Schoolzone blog: Streaming debate rages on

Streaming debate rages on


29 Sept 2014


The new education secretary (she's called Nicky Morgan, by the way) apparently made and then retracted her first policy announcement earlier this month, when she said/didn't say that streaming or setting should be compulsory in schools. Teachers, departments and senior leaders have discussions about this every day somewhere in the country. There are probably almost as many models in use as there are schools.

BERA joined the fray at their annual conference last week, by announcing research from the IOE that indicates that the practice of “streaming” children by ability in the early years of primary school is widening the achievement gap between children from better-off homes and those facing disadvantage.

Top streams good; other streams bad

Researchers found that a child being placed in a top stream enjoyed a significant positive benefit, in terms of reading, maths and overall results by the end of year two, compared to children who had not been streamed. But pupils placed in middle or bottom streams fared significantly worse in their reading and overall results than those who were not streamed, while those placed in the bottom sets also fared significantly worse than their non-streamed peers in maths.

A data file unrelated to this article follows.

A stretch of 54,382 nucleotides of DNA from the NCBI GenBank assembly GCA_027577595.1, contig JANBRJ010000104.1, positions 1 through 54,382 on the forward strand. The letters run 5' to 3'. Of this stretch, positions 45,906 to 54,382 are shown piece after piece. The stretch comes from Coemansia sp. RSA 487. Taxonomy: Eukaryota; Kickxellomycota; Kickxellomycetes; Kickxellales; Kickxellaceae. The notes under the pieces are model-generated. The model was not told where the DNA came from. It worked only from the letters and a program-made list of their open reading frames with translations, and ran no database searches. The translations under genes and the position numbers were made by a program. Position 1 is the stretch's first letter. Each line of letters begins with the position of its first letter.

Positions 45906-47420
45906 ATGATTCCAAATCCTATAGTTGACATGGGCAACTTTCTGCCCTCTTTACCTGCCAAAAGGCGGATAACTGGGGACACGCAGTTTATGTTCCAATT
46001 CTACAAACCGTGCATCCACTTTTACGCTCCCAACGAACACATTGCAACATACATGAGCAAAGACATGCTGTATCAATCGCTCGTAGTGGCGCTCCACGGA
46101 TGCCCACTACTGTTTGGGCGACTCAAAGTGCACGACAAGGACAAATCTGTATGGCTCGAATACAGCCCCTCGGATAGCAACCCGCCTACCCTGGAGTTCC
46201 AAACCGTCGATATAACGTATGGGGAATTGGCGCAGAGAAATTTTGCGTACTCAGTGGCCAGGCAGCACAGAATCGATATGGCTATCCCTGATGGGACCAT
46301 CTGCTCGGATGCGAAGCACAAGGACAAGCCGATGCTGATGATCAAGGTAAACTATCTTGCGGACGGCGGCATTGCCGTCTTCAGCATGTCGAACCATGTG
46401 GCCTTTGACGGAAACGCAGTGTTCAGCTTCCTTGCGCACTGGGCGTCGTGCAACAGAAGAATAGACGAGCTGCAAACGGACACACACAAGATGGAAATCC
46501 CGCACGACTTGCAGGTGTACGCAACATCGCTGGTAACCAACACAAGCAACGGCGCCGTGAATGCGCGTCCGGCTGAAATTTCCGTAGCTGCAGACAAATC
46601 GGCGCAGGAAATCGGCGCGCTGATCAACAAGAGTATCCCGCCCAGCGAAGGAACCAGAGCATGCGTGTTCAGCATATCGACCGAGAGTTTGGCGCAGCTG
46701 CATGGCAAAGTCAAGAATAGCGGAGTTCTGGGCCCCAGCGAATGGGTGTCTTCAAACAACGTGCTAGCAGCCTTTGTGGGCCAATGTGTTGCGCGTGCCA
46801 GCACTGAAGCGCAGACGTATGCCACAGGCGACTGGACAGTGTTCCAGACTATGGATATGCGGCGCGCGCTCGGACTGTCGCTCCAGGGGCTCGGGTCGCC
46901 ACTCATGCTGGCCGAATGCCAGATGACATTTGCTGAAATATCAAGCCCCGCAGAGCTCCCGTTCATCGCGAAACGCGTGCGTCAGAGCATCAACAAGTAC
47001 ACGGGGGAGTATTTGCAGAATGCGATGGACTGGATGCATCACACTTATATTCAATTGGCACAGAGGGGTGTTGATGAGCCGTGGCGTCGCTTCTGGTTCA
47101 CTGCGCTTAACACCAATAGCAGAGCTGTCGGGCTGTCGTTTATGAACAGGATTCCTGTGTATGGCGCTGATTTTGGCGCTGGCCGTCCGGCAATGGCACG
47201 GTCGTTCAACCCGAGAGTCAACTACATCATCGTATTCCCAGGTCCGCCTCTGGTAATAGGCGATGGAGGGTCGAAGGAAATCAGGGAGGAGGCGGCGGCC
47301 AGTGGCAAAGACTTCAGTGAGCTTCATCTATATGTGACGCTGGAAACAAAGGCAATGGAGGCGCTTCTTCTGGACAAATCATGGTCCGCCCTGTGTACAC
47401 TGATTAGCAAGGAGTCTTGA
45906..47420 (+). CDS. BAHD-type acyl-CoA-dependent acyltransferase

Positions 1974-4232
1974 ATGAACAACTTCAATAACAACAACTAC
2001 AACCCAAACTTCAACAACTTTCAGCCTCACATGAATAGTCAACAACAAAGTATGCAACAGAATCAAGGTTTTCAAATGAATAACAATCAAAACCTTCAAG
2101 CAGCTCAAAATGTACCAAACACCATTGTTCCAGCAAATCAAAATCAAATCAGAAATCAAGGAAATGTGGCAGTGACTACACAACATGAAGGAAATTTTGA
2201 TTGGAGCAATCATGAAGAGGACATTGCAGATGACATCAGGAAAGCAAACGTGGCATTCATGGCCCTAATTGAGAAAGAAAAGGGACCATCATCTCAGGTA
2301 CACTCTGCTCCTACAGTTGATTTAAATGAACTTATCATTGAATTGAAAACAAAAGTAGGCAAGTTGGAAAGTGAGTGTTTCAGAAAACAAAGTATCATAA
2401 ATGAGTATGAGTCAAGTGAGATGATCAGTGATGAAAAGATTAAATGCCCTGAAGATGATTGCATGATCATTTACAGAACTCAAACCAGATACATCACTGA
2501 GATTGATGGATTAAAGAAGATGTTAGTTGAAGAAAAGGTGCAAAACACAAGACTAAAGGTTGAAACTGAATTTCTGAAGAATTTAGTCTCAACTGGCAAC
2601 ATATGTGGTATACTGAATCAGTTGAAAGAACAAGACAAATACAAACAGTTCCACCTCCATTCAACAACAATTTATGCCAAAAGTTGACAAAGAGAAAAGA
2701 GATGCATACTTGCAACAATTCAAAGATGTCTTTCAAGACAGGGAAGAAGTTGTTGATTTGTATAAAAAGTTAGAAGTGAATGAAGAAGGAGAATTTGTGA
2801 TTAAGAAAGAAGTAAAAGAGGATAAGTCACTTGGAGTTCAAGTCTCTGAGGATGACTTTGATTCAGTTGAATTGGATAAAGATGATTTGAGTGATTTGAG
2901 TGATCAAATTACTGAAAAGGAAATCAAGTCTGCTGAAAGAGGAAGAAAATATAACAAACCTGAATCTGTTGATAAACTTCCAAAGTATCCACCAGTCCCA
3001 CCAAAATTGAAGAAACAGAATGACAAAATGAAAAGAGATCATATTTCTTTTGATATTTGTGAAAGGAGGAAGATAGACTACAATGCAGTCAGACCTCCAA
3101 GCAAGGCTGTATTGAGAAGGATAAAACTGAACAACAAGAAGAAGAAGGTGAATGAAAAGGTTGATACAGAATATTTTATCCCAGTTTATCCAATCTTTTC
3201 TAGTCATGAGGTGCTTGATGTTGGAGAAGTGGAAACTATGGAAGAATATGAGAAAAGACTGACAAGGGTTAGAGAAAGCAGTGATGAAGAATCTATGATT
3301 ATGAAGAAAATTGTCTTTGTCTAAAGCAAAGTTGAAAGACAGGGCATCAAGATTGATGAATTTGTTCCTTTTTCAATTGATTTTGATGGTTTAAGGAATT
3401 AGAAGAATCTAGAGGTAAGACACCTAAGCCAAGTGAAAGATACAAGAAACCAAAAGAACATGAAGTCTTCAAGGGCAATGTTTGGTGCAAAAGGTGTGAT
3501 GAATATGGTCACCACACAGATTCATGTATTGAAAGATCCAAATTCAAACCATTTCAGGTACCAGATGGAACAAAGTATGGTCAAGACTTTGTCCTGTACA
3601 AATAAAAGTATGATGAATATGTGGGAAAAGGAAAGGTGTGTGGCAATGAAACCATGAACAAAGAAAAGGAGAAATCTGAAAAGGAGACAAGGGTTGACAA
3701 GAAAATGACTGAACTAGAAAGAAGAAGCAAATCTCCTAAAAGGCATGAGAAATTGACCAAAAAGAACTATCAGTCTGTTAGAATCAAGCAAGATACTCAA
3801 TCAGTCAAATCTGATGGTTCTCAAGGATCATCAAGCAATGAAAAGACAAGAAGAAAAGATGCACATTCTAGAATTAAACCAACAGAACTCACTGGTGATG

The social gap-widening aspects arises because more children from poorer backgrounds tend to be in the lower streams.

Negating Pupil Premium?

Last week we reported Oxford university findings that suggested that PP funding was not having the desired effect. This new IOE research might help to explain why. PP is meant to direct extra support to disadvantaged children, but if placing them in groups with other low attaining students is holding them back, whatever the PP is being spent on, it isn't supporting these children enough.

Should we scrap streaming?

Regardless of these findings - which relate to early years, remember - teachers will not generally want to move away from streaming if they currently use it because streaming helps classroom management. Rather than scrapping it, teachers need to look again at what they are doing for middle to low performing children and to check that these students are benefitting as much as the higher perfomers from this strategy.

If you're familiar with the grammar vs comprehensive argument, this one is along the same lines, but within schools.




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